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Bicycle Parking

Indoor Bike Parking: How to Get It Done

Eliza Gray files this report for Streetsblog.

Adam Mansky locks up at the new rack in his office building. Photo: Gene Sorkin /

The Bikes in Buildings Bill still awaits a hearing in City Council, while building managers weigh whether to voluntarily provide bike access and parking. Thankfully, not everyone is hesitating. Here's how one New York office building just got friendlier for bike commuters, going beyond access by giving tenants a place to lock up.

Last month, Newmark Knight Frank, a real estate and property management firm, installed an indoor bike rack at 520 Eighth Avenue, a corporate office building that serves 86 businesses and 5,000 employees.

Adam Mansky, a tenant who works at the Center for Court Innovation, asked building manager Peter Troisi if the building should install a bike rack. "I told him I would look into it," Troisi recalls.

Troisi called Eric Gural, the Executive Managing Director at Newmark who is in charge of running the building, and the two agreed that the rack was a good idea.

"Riding bikes to work is a good thing, and we want to support that," Gural explains. "It would not be the same if tenants asked for a free candy machine."

"It was simple," Troisi said. "We ordered it from a catalogue, it came in four weeks, and we installed it ourselves." The rack, which cost $600 and holds ten bikes, is located in the freight entrance to the building. According to Troisi, four to five commuters use the rack every day. If demand increases, says Gural, Newmark will happily install another one.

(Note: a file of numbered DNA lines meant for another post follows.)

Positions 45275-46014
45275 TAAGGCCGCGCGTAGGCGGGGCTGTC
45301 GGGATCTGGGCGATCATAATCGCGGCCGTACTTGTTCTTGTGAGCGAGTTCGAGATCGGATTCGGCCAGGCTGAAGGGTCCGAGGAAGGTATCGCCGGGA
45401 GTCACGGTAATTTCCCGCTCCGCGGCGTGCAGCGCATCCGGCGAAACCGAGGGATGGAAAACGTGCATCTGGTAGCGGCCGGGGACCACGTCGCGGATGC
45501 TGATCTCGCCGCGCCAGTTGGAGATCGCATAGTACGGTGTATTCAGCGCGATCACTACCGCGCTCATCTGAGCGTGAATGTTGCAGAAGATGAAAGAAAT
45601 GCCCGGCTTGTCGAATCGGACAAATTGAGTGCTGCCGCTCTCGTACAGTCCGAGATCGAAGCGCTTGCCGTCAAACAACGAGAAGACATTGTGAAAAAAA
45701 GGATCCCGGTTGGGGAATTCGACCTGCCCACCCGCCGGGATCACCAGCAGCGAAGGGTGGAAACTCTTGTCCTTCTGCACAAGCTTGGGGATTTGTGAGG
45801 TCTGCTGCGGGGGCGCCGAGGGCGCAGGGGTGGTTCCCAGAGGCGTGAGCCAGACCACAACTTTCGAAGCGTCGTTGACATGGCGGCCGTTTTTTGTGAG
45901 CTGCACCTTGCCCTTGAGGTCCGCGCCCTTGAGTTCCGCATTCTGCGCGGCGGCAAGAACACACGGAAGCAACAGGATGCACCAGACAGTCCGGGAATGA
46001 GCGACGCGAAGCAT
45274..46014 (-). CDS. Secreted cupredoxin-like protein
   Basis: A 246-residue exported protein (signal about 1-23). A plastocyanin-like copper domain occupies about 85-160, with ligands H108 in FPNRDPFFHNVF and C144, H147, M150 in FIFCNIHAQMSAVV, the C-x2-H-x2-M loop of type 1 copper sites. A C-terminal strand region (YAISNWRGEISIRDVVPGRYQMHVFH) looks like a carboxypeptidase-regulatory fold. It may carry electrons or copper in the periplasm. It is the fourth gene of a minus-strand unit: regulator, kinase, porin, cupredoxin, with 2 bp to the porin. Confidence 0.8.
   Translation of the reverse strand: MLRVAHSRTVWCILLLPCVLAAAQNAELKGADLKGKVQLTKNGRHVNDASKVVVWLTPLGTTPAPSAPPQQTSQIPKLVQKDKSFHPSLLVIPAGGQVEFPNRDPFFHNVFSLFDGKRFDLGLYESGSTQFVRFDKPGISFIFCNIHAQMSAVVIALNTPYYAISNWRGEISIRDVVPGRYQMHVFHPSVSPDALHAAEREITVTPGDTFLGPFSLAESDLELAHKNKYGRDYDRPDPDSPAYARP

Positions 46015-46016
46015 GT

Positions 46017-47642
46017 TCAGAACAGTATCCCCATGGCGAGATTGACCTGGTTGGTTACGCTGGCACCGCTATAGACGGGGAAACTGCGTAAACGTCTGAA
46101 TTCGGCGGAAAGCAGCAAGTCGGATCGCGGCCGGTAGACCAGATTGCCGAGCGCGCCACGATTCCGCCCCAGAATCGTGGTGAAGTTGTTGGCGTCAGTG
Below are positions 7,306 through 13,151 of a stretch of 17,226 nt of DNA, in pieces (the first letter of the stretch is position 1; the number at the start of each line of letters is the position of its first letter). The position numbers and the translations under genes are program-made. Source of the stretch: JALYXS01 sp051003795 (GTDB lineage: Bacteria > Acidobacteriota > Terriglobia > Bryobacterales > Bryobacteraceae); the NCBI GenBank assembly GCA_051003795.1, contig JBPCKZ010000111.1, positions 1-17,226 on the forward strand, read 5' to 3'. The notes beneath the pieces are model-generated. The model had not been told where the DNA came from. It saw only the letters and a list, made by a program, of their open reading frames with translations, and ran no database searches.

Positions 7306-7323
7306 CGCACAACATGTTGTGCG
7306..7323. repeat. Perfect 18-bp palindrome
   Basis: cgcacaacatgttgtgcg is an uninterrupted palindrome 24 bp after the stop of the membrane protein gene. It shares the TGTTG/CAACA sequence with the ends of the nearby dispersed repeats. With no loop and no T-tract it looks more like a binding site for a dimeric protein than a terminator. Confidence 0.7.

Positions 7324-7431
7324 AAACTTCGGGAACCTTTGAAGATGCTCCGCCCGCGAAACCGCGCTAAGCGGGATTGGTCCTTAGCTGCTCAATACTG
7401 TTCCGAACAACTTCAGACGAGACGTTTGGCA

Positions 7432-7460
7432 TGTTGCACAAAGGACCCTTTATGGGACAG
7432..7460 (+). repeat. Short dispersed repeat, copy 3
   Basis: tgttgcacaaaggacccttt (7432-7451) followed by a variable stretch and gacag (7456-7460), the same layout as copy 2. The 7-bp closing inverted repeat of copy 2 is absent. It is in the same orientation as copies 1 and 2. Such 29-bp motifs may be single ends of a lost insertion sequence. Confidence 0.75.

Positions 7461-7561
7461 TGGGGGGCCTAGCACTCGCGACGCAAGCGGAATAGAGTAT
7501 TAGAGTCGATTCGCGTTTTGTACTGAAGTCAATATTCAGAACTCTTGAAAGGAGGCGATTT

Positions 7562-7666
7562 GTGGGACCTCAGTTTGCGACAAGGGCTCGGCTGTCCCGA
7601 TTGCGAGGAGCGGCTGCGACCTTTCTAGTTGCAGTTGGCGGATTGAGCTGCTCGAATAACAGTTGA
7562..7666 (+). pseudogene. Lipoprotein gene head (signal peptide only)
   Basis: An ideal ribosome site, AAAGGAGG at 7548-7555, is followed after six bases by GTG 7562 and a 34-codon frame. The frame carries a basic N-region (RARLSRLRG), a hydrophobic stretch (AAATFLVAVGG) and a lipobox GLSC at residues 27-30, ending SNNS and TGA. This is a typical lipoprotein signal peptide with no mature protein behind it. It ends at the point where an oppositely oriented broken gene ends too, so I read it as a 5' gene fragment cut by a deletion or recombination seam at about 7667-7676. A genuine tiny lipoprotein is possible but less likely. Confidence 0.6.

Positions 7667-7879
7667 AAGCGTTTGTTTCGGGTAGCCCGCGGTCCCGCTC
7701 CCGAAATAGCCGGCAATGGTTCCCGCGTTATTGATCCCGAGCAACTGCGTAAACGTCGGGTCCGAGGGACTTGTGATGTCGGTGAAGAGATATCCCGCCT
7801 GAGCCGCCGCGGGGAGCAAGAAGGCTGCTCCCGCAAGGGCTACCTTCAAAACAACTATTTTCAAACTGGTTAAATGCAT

"Some buildings might say, 'We have 5,000 tenants, and we are only helping five so it is not a big enough impact,' but we don't see it that way," says Gural. "If it had impacted other tenants' ability to get freight we would not have installed it, but that was not the case."

The building has long accommodated bike commuters; before the rack was installed, tenants could bring bikes up the freight elevator and store them in their offices. Now commuting is more convenient because tenants can drop their bikes in the rack and ride the passenger elevator instead waiting for the freight elevator.

Mansky, who has been commuting for 18 months, says the building's accommodations have made all the difference. "I have been able to convince a few of my colleagues to commute with me, partly because I tell them they won't have to leave their bikes outside," he says.

Installing a bike rack into a corporate building is not as simple as it sounds. "It is not as easy as putting a bike rack into your house," says Gural. "The key is cooperation from everyone involved." The building owner, building manager, and management company have to agree. Consensus was relatively easy at 520 Eighth avenue because Newmark both owns and manages the building.

520 Eighth Avenue also had the advantage of good space and security, which some corporate buildings lack. There was space for a rack in the large freight entrance that does not take in as much freight as it used to, and the existing security camera reduced worries about liability.

The good news is that Newmark will probably install bike racks in more buildings. Gural has started LEED (Leadership in Energy and Environmental Design) certifications in all the buildings he manages -- a certification from the U.S. Green Building Council awarded to buildings that meet the highest green standards. By installing a bike rack, buildings earn points toward the minimum number required to get a LEED certification.

In the meantime, the tenants at 520 Eighth avenue could not be happier. Mansky applauds the efforts of Troisi and his staff. "I feel totally welcomed," he says. "It makes my commute that much easier and more fun."

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